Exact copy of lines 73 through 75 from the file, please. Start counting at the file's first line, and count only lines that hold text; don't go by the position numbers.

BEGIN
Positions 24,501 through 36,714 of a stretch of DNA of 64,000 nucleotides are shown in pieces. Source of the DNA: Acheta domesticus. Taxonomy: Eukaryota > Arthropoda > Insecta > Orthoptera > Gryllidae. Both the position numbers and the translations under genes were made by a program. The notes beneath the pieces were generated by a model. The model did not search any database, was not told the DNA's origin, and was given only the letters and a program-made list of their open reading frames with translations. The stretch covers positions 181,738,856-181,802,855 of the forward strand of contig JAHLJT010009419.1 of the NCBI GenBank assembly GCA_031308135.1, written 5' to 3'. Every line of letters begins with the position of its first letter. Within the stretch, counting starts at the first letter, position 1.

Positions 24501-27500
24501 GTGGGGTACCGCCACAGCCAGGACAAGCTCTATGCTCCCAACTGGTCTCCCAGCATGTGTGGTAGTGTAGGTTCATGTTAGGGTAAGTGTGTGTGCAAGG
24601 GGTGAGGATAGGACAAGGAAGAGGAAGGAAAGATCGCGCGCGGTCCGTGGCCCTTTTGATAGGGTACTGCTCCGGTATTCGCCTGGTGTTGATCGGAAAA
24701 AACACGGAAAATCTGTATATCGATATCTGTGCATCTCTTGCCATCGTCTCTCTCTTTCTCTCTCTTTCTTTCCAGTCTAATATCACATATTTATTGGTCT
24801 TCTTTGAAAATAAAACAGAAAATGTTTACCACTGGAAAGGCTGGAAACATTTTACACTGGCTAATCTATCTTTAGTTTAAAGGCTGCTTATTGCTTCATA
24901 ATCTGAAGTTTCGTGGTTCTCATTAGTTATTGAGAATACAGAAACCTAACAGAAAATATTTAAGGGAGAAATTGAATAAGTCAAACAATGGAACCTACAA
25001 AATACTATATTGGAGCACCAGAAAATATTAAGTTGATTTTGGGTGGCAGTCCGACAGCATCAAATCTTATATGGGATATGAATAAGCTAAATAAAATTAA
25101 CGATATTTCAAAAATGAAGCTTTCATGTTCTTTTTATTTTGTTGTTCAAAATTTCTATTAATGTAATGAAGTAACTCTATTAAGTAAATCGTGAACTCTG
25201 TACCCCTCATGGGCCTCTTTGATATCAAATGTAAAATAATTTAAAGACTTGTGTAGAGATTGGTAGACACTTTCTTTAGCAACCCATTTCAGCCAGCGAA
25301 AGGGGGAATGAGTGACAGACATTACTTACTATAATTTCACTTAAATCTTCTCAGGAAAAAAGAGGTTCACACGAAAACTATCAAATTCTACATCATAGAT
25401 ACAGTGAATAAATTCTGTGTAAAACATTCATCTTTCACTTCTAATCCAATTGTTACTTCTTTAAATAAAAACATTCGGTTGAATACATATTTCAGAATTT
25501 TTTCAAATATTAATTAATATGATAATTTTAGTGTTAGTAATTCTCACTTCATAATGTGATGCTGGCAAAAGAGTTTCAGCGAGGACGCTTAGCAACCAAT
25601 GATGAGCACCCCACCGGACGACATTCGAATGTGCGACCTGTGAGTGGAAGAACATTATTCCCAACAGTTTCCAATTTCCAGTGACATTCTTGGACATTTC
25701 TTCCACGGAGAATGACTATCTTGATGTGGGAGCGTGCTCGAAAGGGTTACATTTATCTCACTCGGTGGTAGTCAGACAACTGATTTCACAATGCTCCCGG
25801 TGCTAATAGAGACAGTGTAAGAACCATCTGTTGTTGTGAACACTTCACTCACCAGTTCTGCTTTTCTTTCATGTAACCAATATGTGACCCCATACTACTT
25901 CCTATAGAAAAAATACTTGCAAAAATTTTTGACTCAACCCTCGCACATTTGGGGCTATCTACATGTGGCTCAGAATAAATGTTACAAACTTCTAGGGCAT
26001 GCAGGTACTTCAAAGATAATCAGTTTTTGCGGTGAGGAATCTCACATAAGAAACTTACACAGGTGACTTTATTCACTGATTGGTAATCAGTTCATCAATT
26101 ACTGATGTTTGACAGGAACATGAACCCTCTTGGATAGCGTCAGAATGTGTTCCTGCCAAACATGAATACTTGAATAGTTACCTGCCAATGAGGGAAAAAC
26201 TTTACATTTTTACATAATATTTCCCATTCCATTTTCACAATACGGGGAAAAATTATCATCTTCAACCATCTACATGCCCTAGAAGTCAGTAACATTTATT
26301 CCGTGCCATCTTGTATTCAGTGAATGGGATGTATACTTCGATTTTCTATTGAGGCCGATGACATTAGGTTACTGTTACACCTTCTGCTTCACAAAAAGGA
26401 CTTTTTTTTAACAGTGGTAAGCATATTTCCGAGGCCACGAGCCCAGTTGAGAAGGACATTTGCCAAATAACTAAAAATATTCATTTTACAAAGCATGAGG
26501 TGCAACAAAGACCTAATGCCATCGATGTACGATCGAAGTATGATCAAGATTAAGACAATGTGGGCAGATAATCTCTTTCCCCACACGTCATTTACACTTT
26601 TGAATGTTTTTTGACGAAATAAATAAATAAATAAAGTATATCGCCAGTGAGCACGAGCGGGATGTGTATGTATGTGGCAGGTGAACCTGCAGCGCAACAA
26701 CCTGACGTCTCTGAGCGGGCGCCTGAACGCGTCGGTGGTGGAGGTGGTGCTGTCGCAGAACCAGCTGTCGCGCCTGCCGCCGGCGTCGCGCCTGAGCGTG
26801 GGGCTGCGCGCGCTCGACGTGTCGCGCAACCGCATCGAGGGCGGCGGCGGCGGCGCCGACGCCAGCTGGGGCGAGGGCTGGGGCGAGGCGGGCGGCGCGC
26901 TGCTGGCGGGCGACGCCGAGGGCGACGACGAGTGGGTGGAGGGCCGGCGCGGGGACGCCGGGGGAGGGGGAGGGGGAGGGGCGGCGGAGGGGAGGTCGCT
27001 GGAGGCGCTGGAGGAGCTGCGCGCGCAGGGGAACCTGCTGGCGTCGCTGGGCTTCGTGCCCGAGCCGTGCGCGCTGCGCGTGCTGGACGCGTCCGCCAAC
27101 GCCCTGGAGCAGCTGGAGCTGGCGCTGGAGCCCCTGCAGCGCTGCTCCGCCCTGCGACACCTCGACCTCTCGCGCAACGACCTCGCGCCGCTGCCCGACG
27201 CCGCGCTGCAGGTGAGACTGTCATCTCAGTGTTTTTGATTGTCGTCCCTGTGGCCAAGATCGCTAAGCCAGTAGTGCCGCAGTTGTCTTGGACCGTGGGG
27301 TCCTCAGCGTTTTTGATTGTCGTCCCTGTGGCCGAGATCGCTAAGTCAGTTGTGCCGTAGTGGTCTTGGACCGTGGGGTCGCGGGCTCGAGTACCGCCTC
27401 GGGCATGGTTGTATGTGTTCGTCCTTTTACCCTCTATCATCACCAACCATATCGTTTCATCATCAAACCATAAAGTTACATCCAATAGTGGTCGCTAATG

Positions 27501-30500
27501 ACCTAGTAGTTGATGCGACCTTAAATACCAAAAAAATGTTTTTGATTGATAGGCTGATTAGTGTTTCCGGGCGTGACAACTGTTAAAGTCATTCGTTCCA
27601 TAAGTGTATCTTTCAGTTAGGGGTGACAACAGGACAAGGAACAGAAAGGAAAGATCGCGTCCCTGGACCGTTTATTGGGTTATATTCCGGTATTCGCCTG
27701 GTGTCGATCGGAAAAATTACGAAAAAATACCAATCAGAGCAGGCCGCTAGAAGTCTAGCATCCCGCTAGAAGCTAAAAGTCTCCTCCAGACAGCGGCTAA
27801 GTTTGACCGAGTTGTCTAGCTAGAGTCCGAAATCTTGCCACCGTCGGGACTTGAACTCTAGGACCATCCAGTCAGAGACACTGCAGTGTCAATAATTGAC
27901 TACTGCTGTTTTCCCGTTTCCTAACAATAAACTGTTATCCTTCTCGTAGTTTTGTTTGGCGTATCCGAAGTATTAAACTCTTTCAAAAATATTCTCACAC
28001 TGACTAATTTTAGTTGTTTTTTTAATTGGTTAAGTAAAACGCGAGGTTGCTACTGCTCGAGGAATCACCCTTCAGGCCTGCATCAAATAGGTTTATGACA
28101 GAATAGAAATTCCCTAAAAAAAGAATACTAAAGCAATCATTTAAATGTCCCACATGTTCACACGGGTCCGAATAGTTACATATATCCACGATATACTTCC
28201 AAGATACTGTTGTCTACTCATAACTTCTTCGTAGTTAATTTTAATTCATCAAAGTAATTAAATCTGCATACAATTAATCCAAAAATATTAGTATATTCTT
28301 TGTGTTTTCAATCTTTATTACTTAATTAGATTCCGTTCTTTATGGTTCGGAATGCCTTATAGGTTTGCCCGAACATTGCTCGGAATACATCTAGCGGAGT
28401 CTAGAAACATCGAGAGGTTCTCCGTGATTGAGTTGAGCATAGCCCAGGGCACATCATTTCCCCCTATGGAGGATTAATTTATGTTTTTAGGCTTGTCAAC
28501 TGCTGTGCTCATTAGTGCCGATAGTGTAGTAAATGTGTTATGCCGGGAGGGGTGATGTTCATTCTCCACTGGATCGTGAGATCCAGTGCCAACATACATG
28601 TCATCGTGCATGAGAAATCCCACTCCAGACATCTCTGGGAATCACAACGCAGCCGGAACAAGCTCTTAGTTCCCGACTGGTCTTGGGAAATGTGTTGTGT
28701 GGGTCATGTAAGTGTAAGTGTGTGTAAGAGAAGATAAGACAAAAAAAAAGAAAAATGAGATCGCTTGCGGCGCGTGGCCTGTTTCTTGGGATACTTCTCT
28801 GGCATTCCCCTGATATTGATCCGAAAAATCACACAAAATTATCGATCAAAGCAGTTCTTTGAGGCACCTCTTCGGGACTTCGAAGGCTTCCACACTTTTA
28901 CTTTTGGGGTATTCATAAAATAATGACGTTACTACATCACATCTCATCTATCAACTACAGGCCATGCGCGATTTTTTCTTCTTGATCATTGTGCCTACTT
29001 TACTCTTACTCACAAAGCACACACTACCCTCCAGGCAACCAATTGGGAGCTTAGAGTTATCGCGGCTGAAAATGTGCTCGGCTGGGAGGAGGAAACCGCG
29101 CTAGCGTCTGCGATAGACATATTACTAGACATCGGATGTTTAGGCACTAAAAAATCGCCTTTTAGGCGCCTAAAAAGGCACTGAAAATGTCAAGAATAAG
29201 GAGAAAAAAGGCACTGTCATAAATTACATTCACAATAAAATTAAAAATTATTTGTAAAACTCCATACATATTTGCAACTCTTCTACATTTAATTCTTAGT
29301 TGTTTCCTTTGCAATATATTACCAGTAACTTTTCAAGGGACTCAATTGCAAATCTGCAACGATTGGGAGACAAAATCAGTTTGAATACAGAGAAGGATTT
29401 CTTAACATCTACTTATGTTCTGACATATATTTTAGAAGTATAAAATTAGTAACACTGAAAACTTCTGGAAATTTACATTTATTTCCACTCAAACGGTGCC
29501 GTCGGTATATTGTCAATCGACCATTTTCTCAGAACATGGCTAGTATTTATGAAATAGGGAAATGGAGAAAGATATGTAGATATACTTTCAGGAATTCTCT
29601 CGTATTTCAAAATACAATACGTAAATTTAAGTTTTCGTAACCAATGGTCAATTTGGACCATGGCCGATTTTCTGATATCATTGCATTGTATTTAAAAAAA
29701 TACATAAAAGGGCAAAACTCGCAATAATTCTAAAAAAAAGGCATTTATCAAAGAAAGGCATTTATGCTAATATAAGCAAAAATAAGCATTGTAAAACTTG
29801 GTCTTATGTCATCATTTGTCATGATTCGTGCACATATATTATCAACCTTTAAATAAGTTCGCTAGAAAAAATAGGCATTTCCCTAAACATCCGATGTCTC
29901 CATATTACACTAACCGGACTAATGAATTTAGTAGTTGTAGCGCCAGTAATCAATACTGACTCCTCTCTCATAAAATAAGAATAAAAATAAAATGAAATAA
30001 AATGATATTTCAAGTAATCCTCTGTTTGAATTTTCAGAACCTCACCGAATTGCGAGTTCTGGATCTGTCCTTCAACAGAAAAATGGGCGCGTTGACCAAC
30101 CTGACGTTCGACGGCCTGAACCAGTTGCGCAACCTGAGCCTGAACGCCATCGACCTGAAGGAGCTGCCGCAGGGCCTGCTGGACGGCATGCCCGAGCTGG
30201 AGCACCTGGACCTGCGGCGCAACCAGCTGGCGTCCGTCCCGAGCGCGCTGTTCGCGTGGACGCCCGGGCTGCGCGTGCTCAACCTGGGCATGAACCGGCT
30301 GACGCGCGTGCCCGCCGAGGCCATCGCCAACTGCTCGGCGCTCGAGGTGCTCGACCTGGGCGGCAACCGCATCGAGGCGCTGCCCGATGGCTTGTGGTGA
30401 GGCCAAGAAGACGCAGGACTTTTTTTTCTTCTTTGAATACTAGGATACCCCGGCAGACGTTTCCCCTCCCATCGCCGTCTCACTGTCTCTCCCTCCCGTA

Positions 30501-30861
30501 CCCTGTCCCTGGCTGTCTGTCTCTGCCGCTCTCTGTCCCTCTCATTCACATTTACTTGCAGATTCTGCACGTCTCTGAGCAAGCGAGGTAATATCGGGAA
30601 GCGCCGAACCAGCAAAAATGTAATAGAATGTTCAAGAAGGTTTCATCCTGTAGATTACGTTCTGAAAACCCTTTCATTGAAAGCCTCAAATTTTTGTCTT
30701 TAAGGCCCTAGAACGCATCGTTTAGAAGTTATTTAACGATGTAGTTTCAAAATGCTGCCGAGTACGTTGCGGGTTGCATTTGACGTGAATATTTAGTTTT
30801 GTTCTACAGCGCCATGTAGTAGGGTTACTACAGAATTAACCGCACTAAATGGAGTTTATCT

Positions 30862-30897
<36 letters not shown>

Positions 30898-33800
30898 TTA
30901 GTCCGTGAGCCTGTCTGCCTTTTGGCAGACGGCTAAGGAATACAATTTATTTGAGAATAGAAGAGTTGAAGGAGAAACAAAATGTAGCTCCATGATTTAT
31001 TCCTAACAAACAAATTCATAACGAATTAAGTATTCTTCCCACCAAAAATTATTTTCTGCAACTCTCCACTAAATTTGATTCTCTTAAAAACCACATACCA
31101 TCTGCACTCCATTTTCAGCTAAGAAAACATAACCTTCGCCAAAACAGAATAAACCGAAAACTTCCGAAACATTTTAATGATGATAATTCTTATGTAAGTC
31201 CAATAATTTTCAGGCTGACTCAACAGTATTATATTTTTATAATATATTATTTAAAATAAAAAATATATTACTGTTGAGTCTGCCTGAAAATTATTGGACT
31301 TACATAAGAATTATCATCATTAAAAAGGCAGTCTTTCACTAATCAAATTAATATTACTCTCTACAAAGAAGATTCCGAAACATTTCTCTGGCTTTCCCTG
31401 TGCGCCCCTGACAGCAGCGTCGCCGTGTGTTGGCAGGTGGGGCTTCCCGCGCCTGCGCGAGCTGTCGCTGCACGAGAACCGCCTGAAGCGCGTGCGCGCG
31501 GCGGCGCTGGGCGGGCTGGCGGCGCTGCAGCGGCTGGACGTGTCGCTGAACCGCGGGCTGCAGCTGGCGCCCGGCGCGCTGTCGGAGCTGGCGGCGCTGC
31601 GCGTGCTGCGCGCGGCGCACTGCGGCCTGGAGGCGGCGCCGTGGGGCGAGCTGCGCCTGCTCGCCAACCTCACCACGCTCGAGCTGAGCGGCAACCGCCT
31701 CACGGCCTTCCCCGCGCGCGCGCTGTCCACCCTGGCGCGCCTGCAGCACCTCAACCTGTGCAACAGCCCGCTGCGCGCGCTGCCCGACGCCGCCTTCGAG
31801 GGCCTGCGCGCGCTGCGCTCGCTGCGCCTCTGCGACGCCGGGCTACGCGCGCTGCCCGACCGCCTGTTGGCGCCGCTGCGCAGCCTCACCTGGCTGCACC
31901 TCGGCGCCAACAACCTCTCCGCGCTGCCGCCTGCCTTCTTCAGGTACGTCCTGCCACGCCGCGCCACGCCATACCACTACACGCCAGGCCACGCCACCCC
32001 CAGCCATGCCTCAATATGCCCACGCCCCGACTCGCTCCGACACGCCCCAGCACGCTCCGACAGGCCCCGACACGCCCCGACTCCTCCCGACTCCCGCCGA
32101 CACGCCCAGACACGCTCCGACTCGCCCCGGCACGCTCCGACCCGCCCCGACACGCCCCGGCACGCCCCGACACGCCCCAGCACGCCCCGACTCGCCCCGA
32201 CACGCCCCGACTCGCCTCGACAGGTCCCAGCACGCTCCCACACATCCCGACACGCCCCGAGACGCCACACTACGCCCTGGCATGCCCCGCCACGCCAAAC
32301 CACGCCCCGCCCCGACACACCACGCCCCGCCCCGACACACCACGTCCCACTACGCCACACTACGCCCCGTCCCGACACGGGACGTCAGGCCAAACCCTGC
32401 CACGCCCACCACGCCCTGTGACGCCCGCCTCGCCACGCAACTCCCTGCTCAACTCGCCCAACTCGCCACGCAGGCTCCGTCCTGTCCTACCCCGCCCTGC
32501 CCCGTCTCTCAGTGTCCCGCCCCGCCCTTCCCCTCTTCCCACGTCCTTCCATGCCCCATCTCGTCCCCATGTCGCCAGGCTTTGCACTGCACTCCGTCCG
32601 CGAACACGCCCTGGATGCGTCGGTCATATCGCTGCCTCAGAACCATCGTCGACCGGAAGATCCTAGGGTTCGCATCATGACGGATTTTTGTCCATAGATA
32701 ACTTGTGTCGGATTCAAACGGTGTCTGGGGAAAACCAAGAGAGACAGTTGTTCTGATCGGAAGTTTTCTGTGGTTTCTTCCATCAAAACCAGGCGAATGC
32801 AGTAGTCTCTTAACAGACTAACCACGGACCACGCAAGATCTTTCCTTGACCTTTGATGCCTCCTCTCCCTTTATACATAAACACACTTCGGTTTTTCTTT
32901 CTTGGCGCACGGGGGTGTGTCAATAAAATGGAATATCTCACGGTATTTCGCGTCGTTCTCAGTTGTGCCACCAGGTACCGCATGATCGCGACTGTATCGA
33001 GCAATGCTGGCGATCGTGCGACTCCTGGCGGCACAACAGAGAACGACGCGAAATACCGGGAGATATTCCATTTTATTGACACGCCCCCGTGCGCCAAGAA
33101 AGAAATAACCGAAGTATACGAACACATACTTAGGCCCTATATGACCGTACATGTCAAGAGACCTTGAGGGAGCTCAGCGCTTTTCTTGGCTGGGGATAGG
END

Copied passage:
30901 GTCCGTGAGCCTGTCTGCCTTTTGGCAGACGGCTAAGGAATACAATTTATTTGAGAATAGAAGAGTTGAAGGAGAAACAAAATGTAGCTCCATGATTTAT
31001 TCCTAACAAACAAATTCATAACGAATTAAGTATTCTTCCCACCAAAAATTATTTTCTGCAACTCTCCACTAAATTTGATTCTCTTAAAAACCACATACCA
31101 TCTGCACTCCATTTTCAGCTAAGAAAACATAACCTTCGCCAAAACAGAATAAACCGAAAACTTCCGAAACATTTTAATGATGATAATTCTTATGTAAGTC